Dr. Wolfgang Hogler, at the Department of Endocrinology & Diabetes, Birmingham Children’s Hospital, Birmingham in the United Kingdom, recently authored a paper questioning who is legally responsible to see that pregnant women and infants have adequate vitamin D levels.
Högler, Wolfgang. Complications of vitamin D deficiency from the foetus to the infant: One cause, one prevention, but who’s responsibility? Best Practice & Research Clinical Endocrinology & Metabolism , Volume 29 , Issue 3 , 385 – 398.
Dr. Hogler reviewed the extensive evidence that vitamin D and calcium deficiencies are harmful for the fetus and infant. Complications of these deficiencies may include life-threatening hypocalcaemic seizures, spasms, dilated cardiomyopathy, skeletal myopathy, osteomalacia and rickets. Myopathies refer to muscular diseases that result in muscular weakness. Depending on the severity of vitamin D and calcium deficiency, the associated complications may cause death.
Hogler identified geography and culture as the two main causes of vitamin D deficiency. The amount of available sun exposure is highly dependent on the geographical location. He uses the example that individuals who live in northern European cities are subject to six months of a “vitamin D winter.” Cultural and environmental factors including low calcium diets, clothing that blocks sunlight and sedentary lifestyles also contribute to vitamin D deficiency.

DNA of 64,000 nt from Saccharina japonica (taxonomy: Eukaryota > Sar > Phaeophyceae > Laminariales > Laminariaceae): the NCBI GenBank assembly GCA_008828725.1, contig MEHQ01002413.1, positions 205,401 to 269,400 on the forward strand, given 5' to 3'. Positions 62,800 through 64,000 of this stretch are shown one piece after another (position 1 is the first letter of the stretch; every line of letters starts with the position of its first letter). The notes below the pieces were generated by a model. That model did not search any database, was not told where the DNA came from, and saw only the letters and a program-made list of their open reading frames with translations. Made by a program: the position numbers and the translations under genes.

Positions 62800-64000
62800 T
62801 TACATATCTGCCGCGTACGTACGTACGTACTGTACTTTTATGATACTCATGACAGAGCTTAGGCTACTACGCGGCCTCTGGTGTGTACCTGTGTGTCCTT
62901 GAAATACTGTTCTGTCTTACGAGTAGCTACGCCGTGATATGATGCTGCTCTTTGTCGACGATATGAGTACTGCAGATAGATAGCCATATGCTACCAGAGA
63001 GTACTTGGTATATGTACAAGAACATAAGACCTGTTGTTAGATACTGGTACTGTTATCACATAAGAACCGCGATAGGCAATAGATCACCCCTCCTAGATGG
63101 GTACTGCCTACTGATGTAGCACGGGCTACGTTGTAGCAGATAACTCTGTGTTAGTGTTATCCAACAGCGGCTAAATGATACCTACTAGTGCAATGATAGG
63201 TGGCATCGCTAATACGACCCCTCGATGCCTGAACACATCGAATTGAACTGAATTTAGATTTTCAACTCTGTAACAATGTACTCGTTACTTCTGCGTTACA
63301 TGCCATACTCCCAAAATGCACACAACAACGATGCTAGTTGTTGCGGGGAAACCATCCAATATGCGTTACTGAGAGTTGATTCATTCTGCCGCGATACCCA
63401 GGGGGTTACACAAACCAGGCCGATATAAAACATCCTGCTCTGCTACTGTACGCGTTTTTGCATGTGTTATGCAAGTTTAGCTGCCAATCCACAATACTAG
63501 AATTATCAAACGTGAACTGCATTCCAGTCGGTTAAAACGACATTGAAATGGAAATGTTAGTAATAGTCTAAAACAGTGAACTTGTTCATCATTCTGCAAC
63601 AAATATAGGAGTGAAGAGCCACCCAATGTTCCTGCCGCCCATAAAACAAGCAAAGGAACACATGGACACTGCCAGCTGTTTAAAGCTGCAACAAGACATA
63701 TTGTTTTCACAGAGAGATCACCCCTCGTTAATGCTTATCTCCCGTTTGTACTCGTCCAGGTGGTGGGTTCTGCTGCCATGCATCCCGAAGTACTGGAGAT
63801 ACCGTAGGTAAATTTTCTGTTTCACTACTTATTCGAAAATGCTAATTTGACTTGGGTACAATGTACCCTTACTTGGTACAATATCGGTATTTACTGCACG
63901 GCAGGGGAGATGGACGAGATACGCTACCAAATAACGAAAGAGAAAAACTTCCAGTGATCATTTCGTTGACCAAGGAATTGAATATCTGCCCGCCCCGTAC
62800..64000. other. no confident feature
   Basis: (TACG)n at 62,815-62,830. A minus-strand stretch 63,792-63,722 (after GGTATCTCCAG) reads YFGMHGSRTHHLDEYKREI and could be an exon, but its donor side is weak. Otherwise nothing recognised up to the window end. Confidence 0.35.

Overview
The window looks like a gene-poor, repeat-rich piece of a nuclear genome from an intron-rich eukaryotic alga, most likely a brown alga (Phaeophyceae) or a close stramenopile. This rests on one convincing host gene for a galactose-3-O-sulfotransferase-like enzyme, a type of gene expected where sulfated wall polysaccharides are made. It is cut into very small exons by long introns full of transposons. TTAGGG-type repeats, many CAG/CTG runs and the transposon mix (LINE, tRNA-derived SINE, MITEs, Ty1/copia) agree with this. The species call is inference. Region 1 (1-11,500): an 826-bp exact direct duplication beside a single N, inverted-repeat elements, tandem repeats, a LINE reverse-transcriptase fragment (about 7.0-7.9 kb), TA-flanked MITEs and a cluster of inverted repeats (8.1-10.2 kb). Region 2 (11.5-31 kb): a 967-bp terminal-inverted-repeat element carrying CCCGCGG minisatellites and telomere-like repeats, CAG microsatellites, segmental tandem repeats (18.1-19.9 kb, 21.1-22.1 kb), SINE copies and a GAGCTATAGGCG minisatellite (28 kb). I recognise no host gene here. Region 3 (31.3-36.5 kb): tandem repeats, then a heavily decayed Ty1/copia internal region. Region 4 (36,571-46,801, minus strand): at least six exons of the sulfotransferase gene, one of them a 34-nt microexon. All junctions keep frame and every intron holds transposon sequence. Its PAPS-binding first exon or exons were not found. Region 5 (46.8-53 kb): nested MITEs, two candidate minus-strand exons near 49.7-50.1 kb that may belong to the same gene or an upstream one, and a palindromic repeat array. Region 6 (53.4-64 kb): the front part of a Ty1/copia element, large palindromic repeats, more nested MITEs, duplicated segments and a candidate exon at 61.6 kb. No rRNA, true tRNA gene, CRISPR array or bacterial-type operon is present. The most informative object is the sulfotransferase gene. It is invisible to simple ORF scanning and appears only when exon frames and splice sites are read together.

The author stated that health care professionals could easily prevent or treat vitamin D deficiency. Though, many health care professionals do not recognize the importance of routine screening. As a result, vitamin D deficiency is often left undiagnosed, increasing the risk of health complications for the fetus or infant.
Dr. Hogler concluded,
“The foetus and infant have the human right to be protected against harm, and vitamin D supplementation has the same public health priority as vaccinations.”
Dr. Hogler does not discuss the growing evidence that maternal and infantile vitamin D deficiencies may lead to neurodevelopmental disorders such as autism. I have always thought that the only way obstetricians and pediatricians will prescribe adequate doses of vitamin D is if they are charged for malpractice from failing to identify and treat vitamin D deficiency. If it is established that vitamin D deficiency causes autism, the malpractice attorneys will swarm like sharks to blood.